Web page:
Ever since the Kontinental Hockey League began in 2008, the overall champions and winners of the Gagarin Cup have been determined by an end-of-season play-off tournament. In the current format, eight teams from each of the Eastern Conference and Western Conference advance to the competition; 14 matches later and the two teams left standing go head-to-head to determine the Gagarin Cup victors.
The play-off system has its advocates and its detractors – and not just in ice hockey or the KHL. On the one hand, the nature of the knockout tournaments adds plenty of excitement and drama at the end of the campaign, while it also helps to keep the regular season interesting. For instance, teams between sixth and 10th place in their Conference Standings would have little to play for in the final weeks if there were no play-offs, but finishing in the top eight is a real motivation which brings with it a tangible reward.
On the other hand, though, there are question marks over the sporting integrity of such a setup. How can it be, critics will argue, that a team could in theory finish more than 50 points behind the side who finishes top of the Conference yet ultimately usurp them in a one-off match in which luck (injuries, refereeing decisions) and other random events play a larger part in determining the outcome? The winners of the regular season may receive the Continental Cup for their efforts, but that is often scant consolation if they miss out on the main prize after a hard-fought year.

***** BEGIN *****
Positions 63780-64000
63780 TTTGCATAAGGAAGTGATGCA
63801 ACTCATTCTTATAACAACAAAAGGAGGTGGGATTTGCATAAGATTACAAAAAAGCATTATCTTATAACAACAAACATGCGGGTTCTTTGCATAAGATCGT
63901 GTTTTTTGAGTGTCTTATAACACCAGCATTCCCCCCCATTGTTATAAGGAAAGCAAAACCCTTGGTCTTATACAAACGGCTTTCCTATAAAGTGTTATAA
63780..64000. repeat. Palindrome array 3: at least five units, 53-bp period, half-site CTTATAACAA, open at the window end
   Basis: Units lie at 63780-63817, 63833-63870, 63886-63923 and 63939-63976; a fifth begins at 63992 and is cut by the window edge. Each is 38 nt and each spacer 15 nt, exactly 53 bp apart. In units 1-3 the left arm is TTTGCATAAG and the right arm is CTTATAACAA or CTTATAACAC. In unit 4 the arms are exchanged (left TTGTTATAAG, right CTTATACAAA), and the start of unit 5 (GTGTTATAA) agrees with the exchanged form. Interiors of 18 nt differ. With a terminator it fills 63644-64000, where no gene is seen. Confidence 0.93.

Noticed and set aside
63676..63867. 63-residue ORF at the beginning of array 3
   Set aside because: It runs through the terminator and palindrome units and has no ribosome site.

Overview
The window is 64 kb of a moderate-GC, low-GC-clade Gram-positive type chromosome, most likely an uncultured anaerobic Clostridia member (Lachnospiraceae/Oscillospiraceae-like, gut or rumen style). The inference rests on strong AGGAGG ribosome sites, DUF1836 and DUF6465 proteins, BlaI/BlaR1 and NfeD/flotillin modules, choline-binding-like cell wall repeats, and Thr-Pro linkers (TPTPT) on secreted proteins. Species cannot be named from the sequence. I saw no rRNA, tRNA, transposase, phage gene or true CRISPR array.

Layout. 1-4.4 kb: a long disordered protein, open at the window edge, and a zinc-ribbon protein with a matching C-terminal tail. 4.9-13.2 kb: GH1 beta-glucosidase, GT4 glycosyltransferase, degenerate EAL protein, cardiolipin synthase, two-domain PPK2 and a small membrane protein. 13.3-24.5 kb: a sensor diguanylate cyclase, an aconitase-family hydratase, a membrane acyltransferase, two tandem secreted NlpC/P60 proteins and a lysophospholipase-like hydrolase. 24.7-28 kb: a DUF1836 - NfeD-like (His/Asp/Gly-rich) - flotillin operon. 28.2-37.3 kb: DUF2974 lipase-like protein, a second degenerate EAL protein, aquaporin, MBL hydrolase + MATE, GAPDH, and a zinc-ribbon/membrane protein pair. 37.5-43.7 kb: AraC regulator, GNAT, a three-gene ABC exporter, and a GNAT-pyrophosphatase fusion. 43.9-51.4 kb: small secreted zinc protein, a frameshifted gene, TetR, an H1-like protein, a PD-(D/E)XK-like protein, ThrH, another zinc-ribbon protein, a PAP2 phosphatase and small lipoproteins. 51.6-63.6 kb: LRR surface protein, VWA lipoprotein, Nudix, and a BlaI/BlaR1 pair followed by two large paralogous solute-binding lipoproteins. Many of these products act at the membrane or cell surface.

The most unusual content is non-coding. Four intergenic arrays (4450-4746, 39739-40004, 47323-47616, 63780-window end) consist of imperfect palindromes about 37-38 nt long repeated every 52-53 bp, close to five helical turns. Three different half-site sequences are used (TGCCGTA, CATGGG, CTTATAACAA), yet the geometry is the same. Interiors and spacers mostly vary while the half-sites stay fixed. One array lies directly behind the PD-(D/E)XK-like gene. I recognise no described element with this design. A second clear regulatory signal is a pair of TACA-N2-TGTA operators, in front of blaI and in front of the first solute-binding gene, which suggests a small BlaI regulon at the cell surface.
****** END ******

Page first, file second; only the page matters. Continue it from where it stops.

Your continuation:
That was the fate which befell SKA Saint Petersburg – arguably the best team not to win the Gagarin Cup – in 2017/18. The Soldiers were utterly dominant across 56 matches in the Western Conference, amassing a record 138 points thanks to their 40 wins, seven overtime triumphs, 227 goals scored, 97 goals against and +130 goal difference. They suffered just five losses and four overtime losses, and finished 14 points clear of an excellent CSKA Moscow in second spot and 35 ahead of third-placed Jokerit. By way of comparison, table-topping Ak Bars Kazan collected a relatively paltry 100 points over in the Eastern Conference.
In terms of individuals, Ilya Kovalchuk (63 points) and Nikita Gusev (62 points) were, by a sizeable margin, the season’s leading scorers. CSKA Moscow’s Lars Johansson may have been the best-ranked goaltender statistically, but SKA’s Mikko Koskinen was second with a goals against average of 1.57.
And yet despite their phenomenal performance in the regular season, SKA Saint-Petersburg ultimately came up short in the Gagarin Cup. They began with a 4-0 thumping of Severstal, the team who had finished eighth in the Western Conference, in the quarter-finals, before thrashing Lokomotiv Yaroslavl – the fourth-place finishers – in the last four. That sent them through to the Conference Finals, but CSKA Moscow proved too strong on the day, emerging as 4-2 victors to advance to the Gagarin Cup Finals which they ultimately lost 4-1 to Ak Bars Kazan.
SKA did not end the season empty-handed thanks to their Continental Cup success, but their failure to win the Gagarin Cup was a major disappointment. Currently six points behind CSKA Moscow in the table, the Saint-Petersburg-based club will hope to do the opposite this season: not finish top of the standings but instead win the end-of-season play-offs.